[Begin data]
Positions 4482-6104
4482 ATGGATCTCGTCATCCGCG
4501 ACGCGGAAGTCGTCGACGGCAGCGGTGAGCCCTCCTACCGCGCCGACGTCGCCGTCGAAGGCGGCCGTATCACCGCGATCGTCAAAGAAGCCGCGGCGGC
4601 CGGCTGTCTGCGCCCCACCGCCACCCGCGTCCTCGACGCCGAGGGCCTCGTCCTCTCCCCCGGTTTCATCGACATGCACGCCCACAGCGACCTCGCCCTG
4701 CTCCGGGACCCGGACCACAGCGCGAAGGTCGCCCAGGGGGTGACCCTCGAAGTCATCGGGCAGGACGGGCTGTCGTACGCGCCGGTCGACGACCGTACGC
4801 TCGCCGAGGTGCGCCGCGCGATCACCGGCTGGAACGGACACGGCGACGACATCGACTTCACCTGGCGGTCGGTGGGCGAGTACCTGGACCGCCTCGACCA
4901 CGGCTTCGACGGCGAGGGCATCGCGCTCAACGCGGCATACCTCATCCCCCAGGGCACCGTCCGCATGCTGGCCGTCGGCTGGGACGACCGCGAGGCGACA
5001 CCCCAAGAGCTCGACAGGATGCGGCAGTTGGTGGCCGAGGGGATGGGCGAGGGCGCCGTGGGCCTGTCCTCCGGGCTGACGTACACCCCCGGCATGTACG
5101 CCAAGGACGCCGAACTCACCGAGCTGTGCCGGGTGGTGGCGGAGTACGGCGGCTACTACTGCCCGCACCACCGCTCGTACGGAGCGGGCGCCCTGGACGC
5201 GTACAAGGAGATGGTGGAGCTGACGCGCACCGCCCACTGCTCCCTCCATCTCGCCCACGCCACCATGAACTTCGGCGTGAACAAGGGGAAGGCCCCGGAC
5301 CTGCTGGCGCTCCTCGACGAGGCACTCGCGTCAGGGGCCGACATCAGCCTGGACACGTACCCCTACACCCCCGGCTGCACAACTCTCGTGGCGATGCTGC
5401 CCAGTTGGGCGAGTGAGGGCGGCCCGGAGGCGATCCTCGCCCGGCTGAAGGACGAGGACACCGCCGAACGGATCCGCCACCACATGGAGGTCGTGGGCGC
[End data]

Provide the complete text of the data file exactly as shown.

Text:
Positions 4482-6104
4482 ATGGATCTCGTCATCCGCG
4501 ACGCGGAAGTCGTCGACGGCAGCGGTGAGCCCTCCTACCGCGCCGACGTCGCCGTCGAAGGCGGCCGTATCACCGCGATCGTCAAAGAAGCCGCGGCGGC
4601 CGGCTGTCTGCGCCCCACCGCCACCCGCGTCCTCGACGCCGAGGGCCTCGTCCTCTCCCCCGGTTTCATCGACATGCACGCCCACAGCGACCTCGCCCTG
4701 CTCCGGGACCCGGACCACAGCGCGAAGGTCGCCCAGGGGGTGACCCTCGAAGTCATCGGGCAGGACGGGCTGTCGTACGCGCCGGTCGACGACCGTACGC
4801 TCGCCGAGGTGCGCCGCGCGATCACCGGCTGGAACGGACACGGCGACGACATCGACTTCACCTGGCGGTCGGTGGGCGAGTACCTGGACCGCCTCGACCA
4901 CGGCTTCGACGGCGAGGGCATCGCGCTCAACGCGGCATACCTCATCCCCCAGGGCACCGTCCGCATGCTGGCCGTCGGCTGGGACGACCGCGAGGCGACA
5001 CCCCAAGAGCTCGACAGGATGCGGCAGTTGGTGGCCGAGGGGATGGGCGAGGGCGCCGTGGGCCTGTCCTCCGGGCTGACGTACACCCCCGGCATGTACG
5101 CCAAGGACGCCGAACTCACCGAGCTGTGCCGGGTGGTGGCGGAGTACGGCGGCTACTACTGCCCGCACCACCGCTCGTACGGAGCGGGCGCCCTGGACGC
5201 GTACAAGGAGATGGTGGAGCTGACGCGCACCGCCCACTGCTCCCTCCATCTCGCCCACGCCACCATGAACTTCGGCGTGAACAAGGGGAAGGCCCCGGAC
5301 CTGCTGGCGCTCCTCGACGAGGCACTCGCGTCAGGGGCCGACATCAGCCTGGACACGTACCCCTACACCCCCGGCTGCACAACTCTCGTGGCGATGCTGC
5401 CCAGTTGGGCGAGTGAGGGCGGCCCGGAGGCGATCCTCGCCCGGCTGAAGGACGAGGACACCGCCGAACGGATCCGCCACCACATGGAGGTCGTGGGCGC